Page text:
Frank Sadowski

Anchor Bay Technologies, a supplier of video processing semiconductors (ASICs) and systems, today announced the appointment of John Glass to the position of vice president of marketing and business development. In this role, Glass will be in charge of defining and positioning Anchor Bay’s advanced video processing systems and semiconductor products, and will be responsible for the company’s market positioning, distribution strategy, and product management. Glass comes to Anchor Bay from Core Networks, Inc., where he served as vice president of marketing and business development. He will be based in Campbell, Calif., and report to Craig Soderquist. D&M Holdings Inc., the company that owns Denon,

Has 2003 been an improvement over 2002? What are the biggest technology trends and how is the market dealing with them? What will people want in 2004? These are just some of the questions we face every time we close the book on one year and open it for another. We took those questions to leaders in the consumer electronics industry and offer you their insights. What was your biggest-selling product category? Frank Sadowski, vice president of consumer electronics merchandising, Amazon.com Digital Cameras. The products continue to improve in technology and offer great value to consumers. Marty Goldberg, president, Lenmar In 2003, Lenmar

800.com finds consumers not afraid to purchase HDTV, DVD, PVRs and PDAs on-line By David Dritsas If one thing is true, it's that the Internet is still a host to surprises. For 800.com, the types of products it is moving aren't necessarily the ones it expected to. HDTV is the prime example. "It's one of our hottest categories right now," said Greg Drew, CEO and founder. "It's only eclipsed by digital camera products right now." The thought was that televisions were the kind of product that depended on a live demo, but this idea seems to have taken a back seat. "What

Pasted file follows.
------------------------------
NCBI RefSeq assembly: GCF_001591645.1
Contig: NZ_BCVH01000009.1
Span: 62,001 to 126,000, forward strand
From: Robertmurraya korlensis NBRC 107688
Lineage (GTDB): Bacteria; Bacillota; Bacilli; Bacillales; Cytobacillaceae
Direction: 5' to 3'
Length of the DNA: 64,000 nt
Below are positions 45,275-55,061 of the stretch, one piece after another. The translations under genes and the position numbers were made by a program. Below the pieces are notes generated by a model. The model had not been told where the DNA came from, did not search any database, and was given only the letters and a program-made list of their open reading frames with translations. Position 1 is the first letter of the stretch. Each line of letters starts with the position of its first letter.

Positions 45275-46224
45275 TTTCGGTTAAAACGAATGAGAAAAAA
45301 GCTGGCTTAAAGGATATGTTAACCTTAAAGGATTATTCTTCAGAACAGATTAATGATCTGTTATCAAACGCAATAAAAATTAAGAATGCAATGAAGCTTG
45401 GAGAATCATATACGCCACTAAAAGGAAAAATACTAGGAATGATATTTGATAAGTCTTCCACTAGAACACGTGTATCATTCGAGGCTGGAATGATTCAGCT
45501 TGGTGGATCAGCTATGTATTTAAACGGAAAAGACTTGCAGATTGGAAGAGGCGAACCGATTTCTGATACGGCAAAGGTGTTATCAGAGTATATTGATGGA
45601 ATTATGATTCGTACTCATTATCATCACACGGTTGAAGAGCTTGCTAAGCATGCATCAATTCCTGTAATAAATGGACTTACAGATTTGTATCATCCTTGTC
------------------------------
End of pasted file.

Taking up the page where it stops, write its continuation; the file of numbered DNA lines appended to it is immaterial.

800.com resisted trendy virtual retail and opted for control By David Dritsas Two years ago the term "dot-com" meant wealth, success, the wave of the future, etc. Fast forward to today, and the term elicits quite a different and opposite response. Amid the fallout and the pundits that claim "I told you so," or the failed entrepreneurs who cry, "Where did we go wrong?" sit a few dot-coms that haven't filed Chapter 11. Near the top of that list sits 800.com, a Web and catalog consumer electronics specialty retailer that is still growing even in these troubled times. Why aren't they hanging

By Jennifer Kraft Everybody's doing it. Well, getting a presence on-line, that is. Admittedly, though, constructing and maintaining an on-line site can be nothing less than intimidating. To gain insight as to what works on-line, and more importantly what doesn't, Dealerscope talked to executives and representatives of companies who have managed to use the Internet to their advantage. Onecall.com, an A/V specialty e-tailer, has been on the Web for six years and, according to its IT Manager David Keith, outsourced the first few generations of its site. Since then, though, Keith said the company found it was better to do everything in-house. "Outsourcing limited

OfficeMax named Gary Peterson president and chief operating officer, a newly created position. The COO responsibilities were previously held by Michael Feuer, OfficeMax's CEO.…The Good Guys appointed Cathy Stauffer its vice president of merchandising and Richard Gazlay, formerly the director of operations, to vice president of operations.… Tandy Corp. assigned Loren Jensen to vice president, finance. The company also named Martin Moad vice president, treasurer.…PC Connection, Inc. named Brad Mousseau vice president of human resources. Best Buy promoted Rich Christensen to the newly created position of vice president, technology services. He was director of distributed systems.…Target Corp. formed an e-commerce business unit, Target Direct,

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